neither could any man tame him; by any methods whatever; even such who undertook the cure of madness, or to exorcise those that were possessed: this man was so furious and outrageous, that he was not to be managed any way, either by art or force.

Because that he had been often bound with fetters and chains, and the chains had been plucked asunder by him, and the fetters broken in pieces: neither could any man tame him.
Mark 5:4 tells how they had often tried to bind the madman, feet (πέδαις) and hands (ἁλύσεσι, with chains, for the hands here, in contrast to πέδαις, chains for the feet; usually it means chains in general).—συντετρῖφθαι: the use of a distinct verb in reference to the fetters suggests that they were of different material, either cords (Meyer) or wooden (Schanz), and that we should render συντετ., not “broken in pieces” (A.V[33]), but rubbed through as if by incessant friction.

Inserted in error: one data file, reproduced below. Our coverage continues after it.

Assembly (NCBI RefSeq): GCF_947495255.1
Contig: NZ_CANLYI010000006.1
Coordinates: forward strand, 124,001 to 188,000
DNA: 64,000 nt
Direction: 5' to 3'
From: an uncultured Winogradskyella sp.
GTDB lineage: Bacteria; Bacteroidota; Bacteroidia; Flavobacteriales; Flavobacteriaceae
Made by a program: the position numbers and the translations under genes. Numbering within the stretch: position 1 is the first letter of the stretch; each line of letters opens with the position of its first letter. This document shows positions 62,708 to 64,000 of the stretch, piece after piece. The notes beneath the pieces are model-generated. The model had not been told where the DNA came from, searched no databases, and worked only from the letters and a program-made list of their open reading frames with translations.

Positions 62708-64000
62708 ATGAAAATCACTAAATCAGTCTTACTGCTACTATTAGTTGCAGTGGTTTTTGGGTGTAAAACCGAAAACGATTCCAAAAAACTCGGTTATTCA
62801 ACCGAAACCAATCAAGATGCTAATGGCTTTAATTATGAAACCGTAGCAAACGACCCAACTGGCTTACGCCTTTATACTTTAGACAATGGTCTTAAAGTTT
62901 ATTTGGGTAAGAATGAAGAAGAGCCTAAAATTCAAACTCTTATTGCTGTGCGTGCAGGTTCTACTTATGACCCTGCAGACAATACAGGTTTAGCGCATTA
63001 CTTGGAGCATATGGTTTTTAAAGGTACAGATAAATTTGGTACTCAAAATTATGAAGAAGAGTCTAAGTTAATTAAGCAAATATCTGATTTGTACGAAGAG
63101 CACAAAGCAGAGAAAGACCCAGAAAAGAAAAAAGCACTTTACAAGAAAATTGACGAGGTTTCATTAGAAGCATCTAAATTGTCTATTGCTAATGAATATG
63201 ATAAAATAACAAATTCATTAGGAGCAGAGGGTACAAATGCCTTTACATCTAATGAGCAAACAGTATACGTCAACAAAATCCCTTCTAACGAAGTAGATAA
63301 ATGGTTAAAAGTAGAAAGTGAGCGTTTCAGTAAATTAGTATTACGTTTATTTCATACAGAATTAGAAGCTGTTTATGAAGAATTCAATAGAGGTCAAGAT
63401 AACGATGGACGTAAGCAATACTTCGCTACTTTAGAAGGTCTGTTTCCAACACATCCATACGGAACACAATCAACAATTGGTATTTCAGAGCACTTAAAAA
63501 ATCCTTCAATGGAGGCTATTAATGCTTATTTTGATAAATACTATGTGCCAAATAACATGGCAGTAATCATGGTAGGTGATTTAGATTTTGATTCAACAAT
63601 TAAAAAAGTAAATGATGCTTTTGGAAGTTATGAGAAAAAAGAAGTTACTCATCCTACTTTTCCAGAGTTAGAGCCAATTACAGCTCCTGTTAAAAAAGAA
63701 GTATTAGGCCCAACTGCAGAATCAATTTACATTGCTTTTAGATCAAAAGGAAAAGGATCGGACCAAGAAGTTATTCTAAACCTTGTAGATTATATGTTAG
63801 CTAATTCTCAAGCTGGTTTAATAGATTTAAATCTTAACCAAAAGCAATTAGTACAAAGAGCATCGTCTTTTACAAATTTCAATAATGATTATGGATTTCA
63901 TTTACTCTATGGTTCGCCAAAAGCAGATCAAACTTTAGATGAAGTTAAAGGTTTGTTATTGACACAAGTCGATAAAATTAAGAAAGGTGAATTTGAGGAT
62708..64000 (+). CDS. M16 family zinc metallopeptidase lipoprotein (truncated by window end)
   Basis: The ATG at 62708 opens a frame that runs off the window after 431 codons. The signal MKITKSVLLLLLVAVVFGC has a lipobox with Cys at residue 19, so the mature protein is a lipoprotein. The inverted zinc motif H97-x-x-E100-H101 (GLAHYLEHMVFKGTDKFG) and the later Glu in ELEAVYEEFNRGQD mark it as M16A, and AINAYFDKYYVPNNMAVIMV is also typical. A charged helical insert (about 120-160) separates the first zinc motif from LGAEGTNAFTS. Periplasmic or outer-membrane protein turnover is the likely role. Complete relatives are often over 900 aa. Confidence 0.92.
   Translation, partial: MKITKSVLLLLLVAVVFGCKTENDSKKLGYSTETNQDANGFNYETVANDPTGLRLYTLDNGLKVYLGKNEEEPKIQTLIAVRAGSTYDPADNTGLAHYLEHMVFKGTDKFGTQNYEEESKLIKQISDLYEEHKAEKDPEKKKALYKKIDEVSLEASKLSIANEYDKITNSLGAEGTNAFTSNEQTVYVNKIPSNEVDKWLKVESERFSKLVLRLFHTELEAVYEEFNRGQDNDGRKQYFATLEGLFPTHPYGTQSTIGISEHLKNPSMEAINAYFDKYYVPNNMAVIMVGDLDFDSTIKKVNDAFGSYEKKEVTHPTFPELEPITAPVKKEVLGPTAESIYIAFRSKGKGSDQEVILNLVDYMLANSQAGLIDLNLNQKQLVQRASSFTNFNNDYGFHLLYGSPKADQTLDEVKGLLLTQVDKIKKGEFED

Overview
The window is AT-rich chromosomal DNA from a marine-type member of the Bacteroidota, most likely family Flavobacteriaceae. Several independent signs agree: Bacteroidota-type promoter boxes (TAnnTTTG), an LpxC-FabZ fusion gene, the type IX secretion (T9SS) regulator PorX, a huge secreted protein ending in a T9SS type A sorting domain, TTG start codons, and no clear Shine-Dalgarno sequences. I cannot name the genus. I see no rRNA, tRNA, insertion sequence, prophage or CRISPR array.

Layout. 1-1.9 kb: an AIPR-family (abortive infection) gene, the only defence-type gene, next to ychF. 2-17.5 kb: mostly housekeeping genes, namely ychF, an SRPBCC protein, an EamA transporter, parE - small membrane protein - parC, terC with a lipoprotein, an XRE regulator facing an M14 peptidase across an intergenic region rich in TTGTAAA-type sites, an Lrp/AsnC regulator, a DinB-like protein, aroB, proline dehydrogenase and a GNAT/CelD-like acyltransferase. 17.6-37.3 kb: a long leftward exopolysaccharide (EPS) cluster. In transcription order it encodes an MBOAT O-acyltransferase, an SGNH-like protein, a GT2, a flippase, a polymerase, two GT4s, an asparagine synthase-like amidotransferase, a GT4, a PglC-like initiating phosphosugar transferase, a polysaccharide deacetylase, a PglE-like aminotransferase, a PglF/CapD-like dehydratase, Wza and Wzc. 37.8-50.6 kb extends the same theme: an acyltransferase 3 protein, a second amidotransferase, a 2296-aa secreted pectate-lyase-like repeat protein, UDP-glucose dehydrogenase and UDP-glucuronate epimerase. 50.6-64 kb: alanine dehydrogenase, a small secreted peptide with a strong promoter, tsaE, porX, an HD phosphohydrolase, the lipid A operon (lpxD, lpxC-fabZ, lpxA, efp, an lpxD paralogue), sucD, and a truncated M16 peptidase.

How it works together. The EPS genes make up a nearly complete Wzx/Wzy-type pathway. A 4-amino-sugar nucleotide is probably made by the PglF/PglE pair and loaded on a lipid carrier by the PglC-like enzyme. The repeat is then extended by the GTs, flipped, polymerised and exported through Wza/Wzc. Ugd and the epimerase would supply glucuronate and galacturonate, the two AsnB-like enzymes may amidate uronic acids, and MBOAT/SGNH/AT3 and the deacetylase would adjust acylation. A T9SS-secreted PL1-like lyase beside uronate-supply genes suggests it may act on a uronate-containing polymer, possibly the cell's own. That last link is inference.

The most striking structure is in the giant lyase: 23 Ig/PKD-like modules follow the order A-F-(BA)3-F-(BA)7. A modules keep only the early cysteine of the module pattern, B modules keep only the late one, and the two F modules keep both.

[33] Authorised Version.4. he had been often] Each Evangelist adds something to complete the picture of the terrible visitation, under which the possessed laboured. St Matthew that he made the way impassable for travellers (Mark 8:28); St Luke that he was without clothing (Mark 8:27); St Mark that he cried night and day and cut himself with stones (Mark 5:5).

broken in pieces] For another instance of the extraordinary muscular strength which maniacs put forth see Acts 19:16.With fetters and chains (πέδαις καὶ ἁλύσεσιν)

πέδη, fetter, is akin to πέζα, the instep; just as the Latin pedica, a shackle, is related to pes, a foot. The Anglo-Saxon plural of fot (foot) is fet; so that fetter is feeter. So Chaucer:

"The pure fetters on his shinnes grete

Were of his bitter salte teres wete."

Αλυσιν (derivation uncertain) is a chain, a generic word, denoting a bond which might be on any part of the body.

Broken in pieces (συντετρῖφθαι)

The verb συντρίβω means originally to rub together, to grind or crush. It has been suggested that the fetters might have been of cords which could be rubbed to pieces. Wyc. renders, Had broken the stocks to small gobbets.